Amezcua transforms cave into subterranean addition for Mexico City dwelling


Rugged partitions, domed ceilings and reflective surfaces characteristic on this underground lair that was designed by Mexican studio Amezcua for an present 1960s residence on a hill.

Photocatalytic Cave MM by Amezcua

The challenge, referred to as Photocatalytic Cave, was constructed beneath a home simply west of Mexico Metropolis, in a hilly space the place it’s common to seek out caves dug for the extraction of sand. The house belongs to a co-owner of the true property firm MM, who desired an underground area the place he may host events or spend time alone.

Native studio Amezcua got down to create a “liveable, enduring and mutable” area that labored in live performance with the consumer’s above-ground residence.

The home was designed a half-century in the past by postmodern architect Manuel Rocha Díaz in collaboration together with his consumer, sculptor Ernesto Paulsen. The residence options a big, convex ceiling that’s lined with hundreds of items of oak.

Photocatalytic Cave MM by Amezcua

For the design of the subterranean area, Amezcua drew upon the house’s vocabulary, together with the upscale residences constructed by MM in Mexico Metropolis. The architects additionally thought of the usage of caves by early people.

“It’s there, within the cave, the place we discover the primary refuge of man in historical past, characterised by being a spot with little or no gentle, restricted air flow and excessive humidity,” the group mentioned in a challenge description. “On the similar time, it was a secure place – a naturally fortified refuge the place a person can isolate himself from the world, be protected against the climate and socialise in tranquility.”

Photocatalytic Cave MM by Amezcua

Encompassing 70 sq. metres, the addition contains 5 chambers, every with a definite operate. One chamber accommodates a kitchen and bar, whereas an adjoining room homes the lounge and a media space.

A 3rd chamber encompasses a eating space and entry to a balcony, and a fourth accommodates wine storage and area for smoking and sipping espresso. The ultimate chamber homes a rest room and is hid behind a mirrored door within the kitchen.

The challenge concerned a number of key steps. Throughout step one, which involved the structural system, the group put in steel lintels – just like these utilized in coal mines – and supporting columns. The second step concerned carving the roofs and forming the domed ceilings, which switch the structural load to perimeter partitions.

The third step addressed the potential for micro organism and fungi to type because of the presence of humidity and limestone. In response, the group used passive methods, comparable to anti-corrosive supplies and pure air circulation, whereas additionally incorporating “energetic” gear comparable to air injectors, dehumidifiers and heaters.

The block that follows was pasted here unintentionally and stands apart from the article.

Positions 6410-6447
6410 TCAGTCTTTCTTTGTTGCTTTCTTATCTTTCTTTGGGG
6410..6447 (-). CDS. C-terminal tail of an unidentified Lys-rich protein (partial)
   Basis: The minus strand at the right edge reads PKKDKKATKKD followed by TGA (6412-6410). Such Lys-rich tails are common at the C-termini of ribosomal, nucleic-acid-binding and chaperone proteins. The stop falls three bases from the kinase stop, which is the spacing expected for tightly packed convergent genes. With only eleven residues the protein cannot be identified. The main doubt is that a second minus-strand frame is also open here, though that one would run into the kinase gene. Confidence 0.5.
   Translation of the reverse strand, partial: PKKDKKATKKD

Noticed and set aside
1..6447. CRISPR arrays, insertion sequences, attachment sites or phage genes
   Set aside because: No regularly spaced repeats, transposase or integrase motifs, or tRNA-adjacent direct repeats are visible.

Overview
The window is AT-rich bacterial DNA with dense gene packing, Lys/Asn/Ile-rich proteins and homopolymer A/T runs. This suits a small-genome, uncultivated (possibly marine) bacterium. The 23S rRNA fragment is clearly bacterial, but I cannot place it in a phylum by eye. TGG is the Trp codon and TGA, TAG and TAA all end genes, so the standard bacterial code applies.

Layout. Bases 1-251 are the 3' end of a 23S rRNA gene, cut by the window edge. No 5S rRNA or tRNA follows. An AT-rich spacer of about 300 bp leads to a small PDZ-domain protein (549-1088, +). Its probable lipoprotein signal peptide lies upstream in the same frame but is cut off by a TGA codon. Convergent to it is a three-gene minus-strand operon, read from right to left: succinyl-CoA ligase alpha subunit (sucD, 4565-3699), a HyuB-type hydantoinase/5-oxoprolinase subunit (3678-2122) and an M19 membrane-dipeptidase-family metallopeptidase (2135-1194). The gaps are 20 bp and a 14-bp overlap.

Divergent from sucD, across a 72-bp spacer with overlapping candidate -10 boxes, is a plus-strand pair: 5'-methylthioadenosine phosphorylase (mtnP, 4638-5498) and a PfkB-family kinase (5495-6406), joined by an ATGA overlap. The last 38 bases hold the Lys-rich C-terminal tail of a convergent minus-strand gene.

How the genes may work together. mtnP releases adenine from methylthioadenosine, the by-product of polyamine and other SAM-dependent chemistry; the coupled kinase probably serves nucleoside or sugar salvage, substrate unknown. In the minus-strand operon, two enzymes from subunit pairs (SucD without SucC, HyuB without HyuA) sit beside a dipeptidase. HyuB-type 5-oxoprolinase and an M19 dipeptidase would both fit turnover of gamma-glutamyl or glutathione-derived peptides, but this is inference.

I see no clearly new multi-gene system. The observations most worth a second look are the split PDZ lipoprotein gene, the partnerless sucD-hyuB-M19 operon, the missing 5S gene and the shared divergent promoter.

Photocatalytic Cave MM by Amezcua

The area has a fluid structure and a mixture of uncooked and modern finishes. Carved limestone partitions are paired with wooden floors, shiny surfaces and darkish and light-weight cabinetry. Rooms are fitted with up to date furnishings that may accommodate areas with irregular dimensions.

Within the residing space, the group positioned a curved, leather-based couch that follows the form of the wall, together with picket blocks that function help tables or movable benches. Within the kitchen, the group put in cabinetry manufactured from wooden, copper and mirrors.

Photocatalytic Cave MM by Amezcua

On the coronary heart of the addition is the lounge and kitchen, that are separated by a partition formed like a calla lily flower. The sculptural partition is wrapped in white panels of Krion – a composite materials with photocatalytic properties that may assist diffuse gentle and purify the air, based on the agency.

The identical materials was used to create a glowing set up that hangs over the eating room desk. Along with illuminating the area, the piece “emulates the impact of an x-ray, exhibiting a sequence of blocks positioned by the proprietor – every carrying a written intention”. The set up was created with artist Emilio García Plascencia.

Photocatalytic Cave MM by Amezcua

The architects labored with one other artist – Rodolfo Díaz Cervantes of Taller Tornel – to create the washbasin within the lavatory. Constructed onsite utilizing marbled concrete, the piece has a textural floor that references geological layers.

Revealing the cave’s evolution over time was one of many challenge’s main targets.

Photocatalytic Cave MM by Amezcua

“Its magnificence is in its nature and the studying of time noticed within the strata of its partitions,” the architects mentioned. “It’s a area that awakens the instinct and probably the most primitive needs of males.”

Different subterranean areas embody a Manhattan espresso bar by Only If Architecture that options metallic paint and black rubber, and a cave-like art gallery by Open Architecture that’s carved right into a sand dune in Qinhuangdao, China.

is by Jaime Navarro.


Mission credit:

Architect: Amezcua
Design group: Gabriela Mosqueda, Aarón Rivera, Rodrigo Lugo, Miguel González, Saraí Cházaro, Víctor Cruz, María García, Mauricio Miranda, Julio Amezcua
Developer: MM Desarrollos
Strong floor inside lining: Krion Okay-Life by Porcelanosa
Thermoformed Krion-Life and set up coordination: Embodied
Inside lighting: Luz en Arquitectura
Out of doors lighting challenge and luminaires: Mild Moxion
Pedestal and concrete sink in lavatory: Taller Tornel
Concrete furnishings: JM Construcciones
Listone Giordano flooring (provide and set up) and Mafi desk: Forte/Soldesi
Leisure system: Stylus Audio & Video



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